We used the #3 guard on the trimmer for his back, legs, neck, belly, and every part of him had a large enough surface area for the large trimmer to easily reach. This is the trimmer we used.

Derek also has a smaller trimmer that he uses for his beard. We used the smaller trimmer on his paws, legs, near his bum, and genital area (sorry yes, I went there). This is the beard trimmer we used.

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How We Knew How To Cut Our Dog's Hair:
Before we attempted the initial cut, we typed into youtube, "how to groom a terrier". We had a pretty good idea on what to do because we know what his fur looks like when it's professionally groomed, but seeing someone else do it in a video first gave a lot of peace of mind that it wouldn't be too difficult.

Our dog is super low maintenance, so we basically trimmed it all down like a buzz cut and called it good, except for some fine details.

Before you groom your own dog at home, I highly recommend watching a couple videos first to see how other people groom your particular breed.

Grooming The Fine Details:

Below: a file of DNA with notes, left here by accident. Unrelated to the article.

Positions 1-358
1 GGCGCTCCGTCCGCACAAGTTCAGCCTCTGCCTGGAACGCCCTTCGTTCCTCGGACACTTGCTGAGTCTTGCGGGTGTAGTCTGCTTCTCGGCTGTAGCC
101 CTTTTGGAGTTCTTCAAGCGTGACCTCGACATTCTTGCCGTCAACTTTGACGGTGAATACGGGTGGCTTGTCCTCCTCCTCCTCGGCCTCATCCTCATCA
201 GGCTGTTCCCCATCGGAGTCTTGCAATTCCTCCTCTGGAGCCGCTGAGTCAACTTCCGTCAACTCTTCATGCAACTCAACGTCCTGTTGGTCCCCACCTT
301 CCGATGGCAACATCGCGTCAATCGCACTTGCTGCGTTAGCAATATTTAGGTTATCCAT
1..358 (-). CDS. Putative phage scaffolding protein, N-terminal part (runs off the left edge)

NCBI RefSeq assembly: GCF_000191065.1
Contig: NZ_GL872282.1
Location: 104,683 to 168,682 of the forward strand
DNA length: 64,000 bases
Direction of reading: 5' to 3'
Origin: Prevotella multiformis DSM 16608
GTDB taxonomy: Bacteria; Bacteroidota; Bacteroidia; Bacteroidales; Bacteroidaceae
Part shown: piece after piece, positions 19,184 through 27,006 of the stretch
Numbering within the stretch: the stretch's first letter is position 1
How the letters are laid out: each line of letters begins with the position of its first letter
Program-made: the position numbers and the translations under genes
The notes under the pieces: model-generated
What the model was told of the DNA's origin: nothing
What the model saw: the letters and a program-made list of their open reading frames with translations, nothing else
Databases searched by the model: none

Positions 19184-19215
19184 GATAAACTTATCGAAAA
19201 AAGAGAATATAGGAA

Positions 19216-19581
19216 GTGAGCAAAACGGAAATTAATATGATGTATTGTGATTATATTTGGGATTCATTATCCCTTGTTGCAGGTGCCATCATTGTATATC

The hardest parts for us to groom were around his face, genitals, and paws. They're just super small areas and our trimmers with the guards on were much too big to get into those spaces.

We ended up taking the guards off and using the blade right on his fur to get to these area. For the paws, we pushed all his hair up so that it was going opposite of the grain and sticking up, and then very carefully buzzed off the fur that was standing up. We never put the blade itself against his body, and only used it to remove the fur that was sticking up away from his body. We did this along his legs, genitals, and any other areas that had unruly hair that was sticking up that the trimmer could not get to with the guard on.

If this makes you nervous, or you don't have a stead hand, definitely don't do it. Derek and I took turns doing this and felt really confident that we had a steady enough hand to not make a mistake. Obviously when you take the guard off you're assuming risks, but that was how we were able to get the closest trim.